Sunday, February 10, 2008

Sunday Porsche Blogging: Bobby Rahal Drives the "Hippy Car"

This is a post that was written and posted almost two years ago and continues to receive hits from all over the world; the car involved is a great car and Rahal is a great guy so the interest is no real surprise:

Copyright: Flying Debris
Rahal's Ride

This is one of my favorite race cars of early ‘70s, the Porsche 917. 25 of these cars were built for the ’69 sports car season; they were very fast but notoriously untamed. Porsche test driver Hans Herman once said of the early 917 “Often I really believed that my next resting place would be in heaven.”1 The ’69 Le Mans 24 hour race was the closest Le Mans ever. Yet the excitingly close finish was between a Porsche 908 driven by the 41 year old Herman and a Ford GT40, driven by a 24 year old Jacky Ickx; the vaunted 917 was not involved in the chase for the checkered flag. The Ford won after a final lap that featured several lead changes being reported back to the packed grandstands from the 8.365 mile course.

The next year, 1970 saw a 917L race at Le Mans with this fantastic Martini Racing livery that inspired observers to dub it the “hippie car” for its beautiful swirling paint job. The “hippie car” took second place in the rain soaked Le Mans of 1970 with Gerard Larrousse and Willibert Kauhsen at the wheel. The winning car was the 917K entered by Porsche Salzburg, the firm owned by Louise Porsche Piech. Louise was the daughter of Porsche founder Ferdinand Porsche, the older sister of then Porsche Chairman Ferry Porsche and mother of 906 designer and later Volkswagen Audi Group Chairman, Ferdinand Piech. Her story is a wonderful one in itself. I once read an interview with her in which she said “I’ve only ever driven my family’s cars. First the cars of my father, then those of my brother, and now those of my son.”2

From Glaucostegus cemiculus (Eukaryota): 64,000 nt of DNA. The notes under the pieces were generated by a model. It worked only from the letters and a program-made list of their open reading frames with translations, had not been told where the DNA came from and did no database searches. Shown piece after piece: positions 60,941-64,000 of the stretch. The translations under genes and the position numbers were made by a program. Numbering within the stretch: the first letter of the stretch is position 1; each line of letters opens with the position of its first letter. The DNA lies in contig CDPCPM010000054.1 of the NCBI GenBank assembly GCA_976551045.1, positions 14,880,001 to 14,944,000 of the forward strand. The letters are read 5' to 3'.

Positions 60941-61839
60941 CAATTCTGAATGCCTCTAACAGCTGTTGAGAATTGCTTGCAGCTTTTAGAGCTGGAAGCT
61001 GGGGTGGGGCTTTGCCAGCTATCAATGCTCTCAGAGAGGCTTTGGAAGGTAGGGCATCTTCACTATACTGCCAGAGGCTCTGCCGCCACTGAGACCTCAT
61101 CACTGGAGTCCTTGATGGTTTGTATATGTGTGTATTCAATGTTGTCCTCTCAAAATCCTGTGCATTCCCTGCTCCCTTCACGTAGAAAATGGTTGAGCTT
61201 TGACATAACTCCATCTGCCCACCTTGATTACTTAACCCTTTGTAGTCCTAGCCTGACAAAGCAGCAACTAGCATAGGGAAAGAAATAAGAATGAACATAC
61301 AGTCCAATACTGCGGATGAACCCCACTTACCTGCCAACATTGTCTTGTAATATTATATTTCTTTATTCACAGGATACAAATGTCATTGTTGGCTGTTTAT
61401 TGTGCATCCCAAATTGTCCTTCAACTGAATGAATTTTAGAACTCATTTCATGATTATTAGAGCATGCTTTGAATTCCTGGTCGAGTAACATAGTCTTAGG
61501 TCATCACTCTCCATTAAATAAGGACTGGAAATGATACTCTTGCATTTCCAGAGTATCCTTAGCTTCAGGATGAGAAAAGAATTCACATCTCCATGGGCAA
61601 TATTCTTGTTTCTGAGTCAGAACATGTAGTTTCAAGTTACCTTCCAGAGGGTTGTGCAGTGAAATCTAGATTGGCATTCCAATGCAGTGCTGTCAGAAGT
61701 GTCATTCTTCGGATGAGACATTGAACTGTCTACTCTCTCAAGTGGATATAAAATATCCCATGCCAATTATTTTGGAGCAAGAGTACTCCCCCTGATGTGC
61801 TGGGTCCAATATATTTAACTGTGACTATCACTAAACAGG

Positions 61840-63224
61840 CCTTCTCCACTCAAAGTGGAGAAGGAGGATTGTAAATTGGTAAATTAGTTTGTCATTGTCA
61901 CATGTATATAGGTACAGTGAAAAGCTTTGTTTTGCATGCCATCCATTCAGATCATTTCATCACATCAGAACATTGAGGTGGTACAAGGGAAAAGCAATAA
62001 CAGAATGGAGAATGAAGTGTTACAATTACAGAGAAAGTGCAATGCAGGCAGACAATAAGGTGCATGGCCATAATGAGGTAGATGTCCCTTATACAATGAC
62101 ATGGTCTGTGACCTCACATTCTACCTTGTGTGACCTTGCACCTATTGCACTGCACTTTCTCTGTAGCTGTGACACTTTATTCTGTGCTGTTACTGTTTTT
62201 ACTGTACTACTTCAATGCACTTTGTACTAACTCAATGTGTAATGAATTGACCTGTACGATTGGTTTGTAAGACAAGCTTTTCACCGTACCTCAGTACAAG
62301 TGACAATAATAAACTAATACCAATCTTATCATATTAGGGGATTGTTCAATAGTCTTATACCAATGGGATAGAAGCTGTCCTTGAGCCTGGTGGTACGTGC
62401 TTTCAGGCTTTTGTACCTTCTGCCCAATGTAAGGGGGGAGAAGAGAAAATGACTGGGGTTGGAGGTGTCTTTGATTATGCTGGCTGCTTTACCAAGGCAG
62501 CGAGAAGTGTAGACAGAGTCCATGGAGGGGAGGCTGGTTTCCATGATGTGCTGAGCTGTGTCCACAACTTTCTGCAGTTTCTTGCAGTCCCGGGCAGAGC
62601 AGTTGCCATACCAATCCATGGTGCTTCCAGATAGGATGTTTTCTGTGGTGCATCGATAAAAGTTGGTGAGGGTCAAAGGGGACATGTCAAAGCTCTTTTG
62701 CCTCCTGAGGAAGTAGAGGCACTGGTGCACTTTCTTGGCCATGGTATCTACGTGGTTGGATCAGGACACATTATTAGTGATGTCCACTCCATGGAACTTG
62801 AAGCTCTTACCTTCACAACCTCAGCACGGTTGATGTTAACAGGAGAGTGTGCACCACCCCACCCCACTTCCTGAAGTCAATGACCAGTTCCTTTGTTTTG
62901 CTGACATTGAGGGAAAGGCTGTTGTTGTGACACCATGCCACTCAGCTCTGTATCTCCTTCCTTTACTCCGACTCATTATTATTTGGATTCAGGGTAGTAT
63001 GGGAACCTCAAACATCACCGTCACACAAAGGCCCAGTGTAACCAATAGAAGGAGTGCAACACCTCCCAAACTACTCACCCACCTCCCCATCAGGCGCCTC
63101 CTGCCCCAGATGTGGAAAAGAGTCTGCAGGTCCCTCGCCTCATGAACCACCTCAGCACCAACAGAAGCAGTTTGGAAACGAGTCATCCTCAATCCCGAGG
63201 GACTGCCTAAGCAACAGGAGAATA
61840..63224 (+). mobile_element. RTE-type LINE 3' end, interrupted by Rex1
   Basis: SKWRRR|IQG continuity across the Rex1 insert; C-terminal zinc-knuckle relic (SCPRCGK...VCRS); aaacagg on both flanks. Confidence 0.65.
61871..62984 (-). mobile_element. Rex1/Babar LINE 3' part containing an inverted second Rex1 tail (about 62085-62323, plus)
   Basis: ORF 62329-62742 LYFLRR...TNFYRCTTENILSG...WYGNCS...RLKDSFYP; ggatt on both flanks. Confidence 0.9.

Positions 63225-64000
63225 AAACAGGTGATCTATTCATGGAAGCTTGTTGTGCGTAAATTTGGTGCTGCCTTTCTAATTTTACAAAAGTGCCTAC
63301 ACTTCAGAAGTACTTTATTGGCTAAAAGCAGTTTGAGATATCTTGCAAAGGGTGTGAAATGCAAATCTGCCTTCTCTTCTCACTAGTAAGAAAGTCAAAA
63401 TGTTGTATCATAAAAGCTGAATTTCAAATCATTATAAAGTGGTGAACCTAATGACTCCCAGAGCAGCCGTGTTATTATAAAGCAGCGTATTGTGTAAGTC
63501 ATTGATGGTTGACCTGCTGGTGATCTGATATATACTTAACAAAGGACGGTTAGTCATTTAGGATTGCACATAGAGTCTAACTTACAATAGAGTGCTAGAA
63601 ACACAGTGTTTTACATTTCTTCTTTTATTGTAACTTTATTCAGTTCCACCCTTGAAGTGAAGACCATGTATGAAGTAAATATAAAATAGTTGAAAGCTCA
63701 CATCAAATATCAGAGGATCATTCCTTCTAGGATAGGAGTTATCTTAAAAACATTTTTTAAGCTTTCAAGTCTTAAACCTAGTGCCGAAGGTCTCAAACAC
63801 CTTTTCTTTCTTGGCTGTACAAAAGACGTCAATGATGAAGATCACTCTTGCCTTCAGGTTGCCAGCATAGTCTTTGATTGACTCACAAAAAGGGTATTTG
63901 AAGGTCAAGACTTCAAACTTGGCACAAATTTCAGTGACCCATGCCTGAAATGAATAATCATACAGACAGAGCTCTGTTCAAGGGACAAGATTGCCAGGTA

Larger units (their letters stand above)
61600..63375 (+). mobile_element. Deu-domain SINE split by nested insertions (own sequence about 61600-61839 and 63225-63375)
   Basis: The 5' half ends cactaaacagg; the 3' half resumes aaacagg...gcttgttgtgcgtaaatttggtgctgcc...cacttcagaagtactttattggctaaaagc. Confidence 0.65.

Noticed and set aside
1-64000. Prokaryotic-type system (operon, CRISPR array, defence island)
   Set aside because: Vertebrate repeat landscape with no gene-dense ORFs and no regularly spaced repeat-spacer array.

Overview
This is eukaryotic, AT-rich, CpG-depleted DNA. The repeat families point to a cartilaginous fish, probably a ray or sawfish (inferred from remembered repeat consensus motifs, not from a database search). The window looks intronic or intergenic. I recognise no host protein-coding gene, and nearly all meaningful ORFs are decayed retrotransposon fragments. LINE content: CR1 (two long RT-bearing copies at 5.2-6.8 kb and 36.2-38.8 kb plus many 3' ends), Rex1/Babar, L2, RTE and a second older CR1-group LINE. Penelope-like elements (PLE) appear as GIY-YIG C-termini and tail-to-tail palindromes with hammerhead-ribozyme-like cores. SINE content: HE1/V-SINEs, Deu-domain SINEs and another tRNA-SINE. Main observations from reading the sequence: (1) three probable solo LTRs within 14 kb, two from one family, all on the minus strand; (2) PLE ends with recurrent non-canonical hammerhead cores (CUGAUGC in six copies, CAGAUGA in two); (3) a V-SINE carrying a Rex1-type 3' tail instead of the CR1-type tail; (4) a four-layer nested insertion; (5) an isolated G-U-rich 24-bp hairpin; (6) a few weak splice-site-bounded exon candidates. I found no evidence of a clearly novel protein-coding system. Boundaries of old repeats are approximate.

The fact that Louise had such a hot car in the 1970 race while customers Martini Racing and Team Gulf chased her car didn’t sit very well with the customers. On the other hand it was Louise who kept Porsche going both as the head of the firm and by moving supplies and funds through the various Allied Occupation Zones in the early post WWII period. During much of that time both her father and her brother were being held as economic war criminals in France due to the pre-war and war-time activities of Porsche, Ing. The engineering firm could count the Volkswagen Beetle and the King Tiger tank among their war related projects. An exasperating factor is the fact that Ferdinand Porsche, in his roll at the bizarrely named KdF (Kraft Durch Freude; the Nazi conglomerates’ name in German, translates as Strength Through Joy) had authority over the Peugeot factories during the German occupation of France. Needless to say, Peugeot, a previously proud French firm, was not turning out smartly elegant French cars while under the thumb of KdF. The area between where the Porsche family was living, Zell Am See and the firm’s base in Gmund was split by the post war authorities. German men had a much tougher time crossing between those zones than German women, giving Louise an advantage over the other early Porsche employees. It was an advantage that the young Porsche firm needed, for without that help it is likely that the firm would have lost many key employees to other opportunities.

The photo above shows the “hippy car” after being run on a Saturday afternoon by Bobby Rahal in July of 2002. The shot was taken in the pits at Road America in Elkhart Lake, WI. during the Brian Redman International Challenge (BRIC). The BRIC has been renamed the Kohler International Challenge with Brian Redman; KICBR doesn’t really work so it will likely still be called the BRIC. It is an annual vintage auto race held in July at the Kettle Moraine area race track, the longest road course in the US. The BRIC is also one of the largest vintage races in the country and is always a great time. The nearby towns of Elkhart Lake and Plymouth are nice Midwestern farming towns that have enough economic activity to still be described as thriving. They are the quintessential dairy towns of middle Wisconsin, a real throwback.

1 Porsche Excellence Was Expected by Karl Ludvigsen 1st Edition 1977 pg. 660 2nd Edition 2003 pg. 583
2 Excellence Magazine #143, Dec. 2005 pg. 82


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